Text Analytics and Natural Language Processing in the Era of Big Data

October 23, 2014 Niels Kasch

featured-NLP1By Niels Kasch and Mariann Micsinai of Pivotal Data Labs

Significant growth in the volume and variety of data is due to the accumulation of unstructured text data—in fact, up to 80% of all your data is unstructured text data. Companies collect massive amounts of documents, emails, social media, and other text-based information to get to know their customers better, offer customized services, or comply with federal regulations. However, most of this data is unused and untouched.

Text analytics, through the use of natural language processing (NLP), holds the key to unlocking the business value within these vast data assets. In the era of big data, the right platform enables businesses to fully utilize their data lake and take advantage of the latest parallel text analytics and NLP algorithms. In such an environment, text analytics facilitates the integration of unstructured text data with structured data (e.g., customer transaction records) to derive deeper and more complete depictions of business operations and customers.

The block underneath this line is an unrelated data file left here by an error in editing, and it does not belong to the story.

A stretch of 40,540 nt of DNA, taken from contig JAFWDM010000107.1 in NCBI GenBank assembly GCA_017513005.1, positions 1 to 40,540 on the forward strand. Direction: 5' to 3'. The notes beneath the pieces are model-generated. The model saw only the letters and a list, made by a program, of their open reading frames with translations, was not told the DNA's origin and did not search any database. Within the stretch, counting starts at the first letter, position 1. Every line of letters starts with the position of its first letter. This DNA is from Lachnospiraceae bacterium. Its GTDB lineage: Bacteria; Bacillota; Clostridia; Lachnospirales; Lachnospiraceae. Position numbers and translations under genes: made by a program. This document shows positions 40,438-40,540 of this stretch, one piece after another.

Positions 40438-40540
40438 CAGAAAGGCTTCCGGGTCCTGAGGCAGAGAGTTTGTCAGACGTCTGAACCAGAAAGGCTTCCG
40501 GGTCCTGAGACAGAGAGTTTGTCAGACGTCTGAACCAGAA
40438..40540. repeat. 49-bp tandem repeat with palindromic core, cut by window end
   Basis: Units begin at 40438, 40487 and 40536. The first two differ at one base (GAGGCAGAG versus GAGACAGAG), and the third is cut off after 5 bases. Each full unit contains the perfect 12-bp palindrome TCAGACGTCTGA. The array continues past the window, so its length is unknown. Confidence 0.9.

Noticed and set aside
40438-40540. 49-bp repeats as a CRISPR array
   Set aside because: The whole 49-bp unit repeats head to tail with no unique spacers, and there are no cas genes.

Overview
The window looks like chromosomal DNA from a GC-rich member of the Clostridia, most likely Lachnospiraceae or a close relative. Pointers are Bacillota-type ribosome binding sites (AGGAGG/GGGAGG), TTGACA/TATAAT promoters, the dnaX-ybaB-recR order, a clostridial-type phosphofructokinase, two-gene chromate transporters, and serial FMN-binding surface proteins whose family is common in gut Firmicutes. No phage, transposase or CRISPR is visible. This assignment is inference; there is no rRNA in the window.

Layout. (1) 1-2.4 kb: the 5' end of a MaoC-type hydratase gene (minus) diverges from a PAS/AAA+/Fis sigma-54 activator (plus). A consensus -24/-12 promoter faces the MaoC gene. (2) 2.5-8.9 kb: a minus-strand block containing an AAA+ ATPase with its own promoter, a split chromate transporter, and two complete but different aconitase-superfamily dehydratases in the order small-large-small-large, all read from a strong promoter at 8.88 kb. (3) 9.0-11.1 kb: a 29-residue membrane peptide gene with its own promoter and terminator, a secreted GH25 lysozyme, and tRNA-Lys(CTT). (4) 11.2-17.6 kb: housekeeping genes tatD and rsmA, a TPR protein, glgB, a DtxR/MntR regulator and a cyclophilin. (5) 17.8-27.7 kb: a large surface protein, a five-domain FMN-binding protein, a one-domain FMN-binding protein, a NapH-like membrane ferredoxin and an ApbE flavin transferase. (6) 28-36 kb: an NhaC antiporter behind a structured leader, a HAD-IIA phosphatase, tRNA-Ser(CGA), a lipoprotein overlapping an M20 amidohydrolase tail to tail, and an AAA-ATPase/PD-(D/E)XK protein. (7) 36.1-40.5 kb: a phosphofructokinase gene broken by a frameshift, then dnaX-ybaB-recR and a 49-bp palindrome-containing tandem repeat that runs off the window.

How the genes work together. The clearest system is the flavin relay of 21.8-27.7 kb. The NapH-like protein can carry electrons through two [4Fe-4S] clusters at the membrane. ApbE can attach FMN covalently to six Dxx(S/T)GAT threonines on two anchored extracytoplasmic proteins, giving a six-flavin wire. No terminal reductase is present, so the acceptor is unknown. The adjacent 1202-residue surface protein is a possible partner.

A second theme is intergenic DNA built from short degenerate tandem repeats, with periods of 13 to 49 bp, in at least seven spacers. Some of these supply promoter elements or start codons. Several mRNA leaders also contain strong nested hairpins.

What is Natural Language Processing (NLP) and Text Analytics?

Natural Language Processing (NLP) is the scientific discipline concerned with making natural language accessible to machines. NLP addresses tasks such as identifying sentence boundaries in documents, extracting relationships from documents, and searching and retrieving of documents, among others. NLP is a necessary means to facilitate text analytics by establishing structure in unstructured text to enable further analysis.